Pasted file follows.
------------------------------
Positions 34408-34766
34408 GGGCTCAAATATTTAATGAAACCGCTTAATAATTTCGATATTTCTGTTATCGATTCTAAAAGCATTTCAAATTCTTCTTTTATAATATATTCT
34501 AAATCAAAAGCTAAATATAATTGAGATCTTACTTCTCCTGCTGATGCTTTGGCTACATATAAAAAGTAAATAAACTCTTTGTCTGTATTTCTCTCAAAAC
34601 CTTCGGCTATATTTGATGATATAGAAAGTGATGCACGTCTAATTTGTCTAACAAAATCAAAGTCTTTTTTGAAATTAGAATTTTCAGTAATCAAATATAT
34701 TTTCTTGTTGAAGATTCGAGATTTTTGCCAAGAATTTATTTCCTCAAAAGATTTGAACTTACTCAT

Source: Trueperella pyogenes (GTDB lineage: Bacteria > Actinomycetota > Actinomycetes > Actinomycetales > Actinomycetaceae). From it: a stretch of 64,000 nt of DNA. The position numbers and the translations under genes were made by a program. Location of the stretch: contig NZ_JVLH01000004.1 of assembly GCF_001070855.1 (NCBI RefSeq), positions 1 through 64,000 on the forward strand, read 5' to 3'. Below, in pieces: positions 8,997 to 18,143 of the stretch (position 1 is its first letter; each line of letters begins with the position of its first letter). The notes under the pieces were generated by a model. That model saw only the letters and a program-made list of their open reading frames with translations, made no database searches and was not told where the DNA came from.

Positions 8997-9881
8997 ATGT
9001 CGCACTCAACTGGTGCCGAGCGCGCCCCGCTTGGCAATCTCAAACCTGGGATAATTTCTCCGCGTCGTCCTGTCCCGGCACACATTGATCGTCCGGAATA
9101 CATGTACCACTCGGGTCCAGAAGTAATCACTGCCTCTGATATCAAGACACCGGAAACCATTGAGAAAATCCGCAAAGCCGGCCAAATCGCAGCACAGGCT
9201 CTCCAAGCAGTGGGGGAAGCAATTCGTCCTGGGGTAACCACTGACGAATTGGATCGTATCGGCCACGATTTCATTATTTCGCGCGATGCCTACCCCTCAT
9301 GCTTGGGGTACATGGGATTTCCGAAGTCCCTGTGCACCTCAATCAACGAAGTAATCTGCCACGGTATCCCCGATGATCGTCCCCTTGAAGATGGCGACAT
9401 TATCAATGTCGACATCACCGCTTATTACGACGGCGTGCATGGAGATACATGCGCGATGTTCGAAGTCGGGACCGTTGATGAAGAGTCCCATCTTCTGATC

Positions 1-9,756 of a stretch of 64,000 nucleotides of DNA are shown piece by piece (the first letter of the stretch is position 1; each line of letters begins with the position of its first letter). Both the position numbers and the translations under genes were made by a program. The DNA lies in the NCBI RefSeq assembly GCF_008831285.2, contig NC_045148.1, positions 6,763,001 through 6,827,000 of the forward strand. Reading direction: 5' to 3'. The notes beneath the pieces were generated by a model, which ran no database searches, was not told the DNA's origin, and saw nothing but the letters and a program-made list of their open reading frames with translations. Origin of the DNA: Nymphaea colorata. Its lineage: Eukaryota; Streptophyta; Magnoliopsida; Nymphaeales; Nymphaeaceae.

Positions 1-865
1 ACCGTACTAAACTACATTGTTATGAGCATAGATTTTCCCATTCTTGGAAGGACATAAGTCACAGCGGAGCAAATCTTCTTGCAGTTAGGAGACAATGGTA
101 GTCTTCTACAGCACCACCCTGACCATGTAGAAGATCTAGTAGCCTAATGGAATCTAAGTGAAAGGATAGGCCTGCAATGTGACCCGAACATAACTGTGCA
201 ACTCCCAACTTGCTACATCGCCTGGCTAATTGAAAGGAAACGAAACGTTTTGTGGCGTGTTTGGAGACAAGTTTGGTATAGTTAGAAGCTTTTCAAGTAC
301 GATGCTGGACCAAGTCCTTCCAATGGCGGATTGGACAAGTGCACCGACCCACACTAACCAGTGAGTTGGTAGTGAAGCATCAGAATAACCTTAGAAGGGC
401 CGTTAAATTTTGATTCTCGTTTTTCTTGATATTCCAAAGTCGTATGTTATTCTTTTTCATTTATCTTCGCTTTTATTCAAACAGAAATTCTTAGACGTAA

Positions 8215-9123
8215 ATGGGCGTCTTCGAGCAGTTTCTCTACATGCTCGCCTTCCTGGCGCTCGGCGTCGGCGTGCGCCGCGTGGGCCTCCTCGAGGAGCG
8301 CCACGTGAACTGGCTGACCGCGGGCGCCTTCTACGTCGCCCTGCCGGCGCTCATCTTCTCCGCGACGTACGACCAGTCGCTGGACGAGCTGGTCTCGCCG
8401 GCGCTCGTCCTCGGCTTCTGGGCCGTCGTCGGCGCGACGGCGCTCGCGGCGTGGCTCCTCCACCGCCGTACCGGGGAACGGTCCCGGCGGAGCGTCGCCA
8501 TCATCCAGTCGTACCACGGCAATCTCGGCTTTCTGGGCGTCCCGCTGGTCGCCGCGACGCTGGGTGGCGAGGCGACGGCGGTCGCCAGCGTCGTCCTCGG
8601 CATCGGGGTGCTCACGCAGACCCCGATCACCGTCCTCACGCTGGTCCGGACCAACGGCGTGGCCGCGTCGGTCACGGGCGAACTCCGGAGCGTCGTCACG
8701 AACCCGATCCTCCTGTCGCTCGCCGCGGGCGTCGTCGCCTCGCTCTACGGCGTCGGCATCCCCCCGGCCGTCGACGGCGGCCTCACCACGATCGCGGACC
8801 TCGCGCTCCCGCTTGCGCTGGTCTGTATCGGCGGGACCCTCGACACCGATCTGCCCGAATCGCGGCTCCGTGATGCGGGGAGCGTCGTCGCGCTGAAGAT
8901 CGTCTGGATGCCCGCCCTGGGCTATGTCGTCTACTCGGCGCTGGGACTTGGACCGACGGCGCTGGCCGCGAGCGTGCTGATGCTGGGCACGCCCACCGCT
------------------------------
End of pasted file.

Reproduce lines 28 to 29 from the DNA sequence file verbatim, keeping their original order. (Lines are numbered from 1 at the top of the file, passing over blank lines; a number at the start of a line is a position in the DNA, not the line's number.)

8801 TCGCGCTCCCGCTTGCGCTGGTCTGTATCGGCGGGACCCTCGACACCGATCTGCCCGAATCGCGGCTCCGTGATGCGGGGAGCGTCGTCGCGCTGAAGAT
8901 CGTCTGGATGCCCGCCCTGGGCTATGTCGTCTACTCGGCGCTGGGACTTGGACCGACGGCGCTGGCCGCGAGCGTGCTGATGCTGGGCACGCCCACCGCT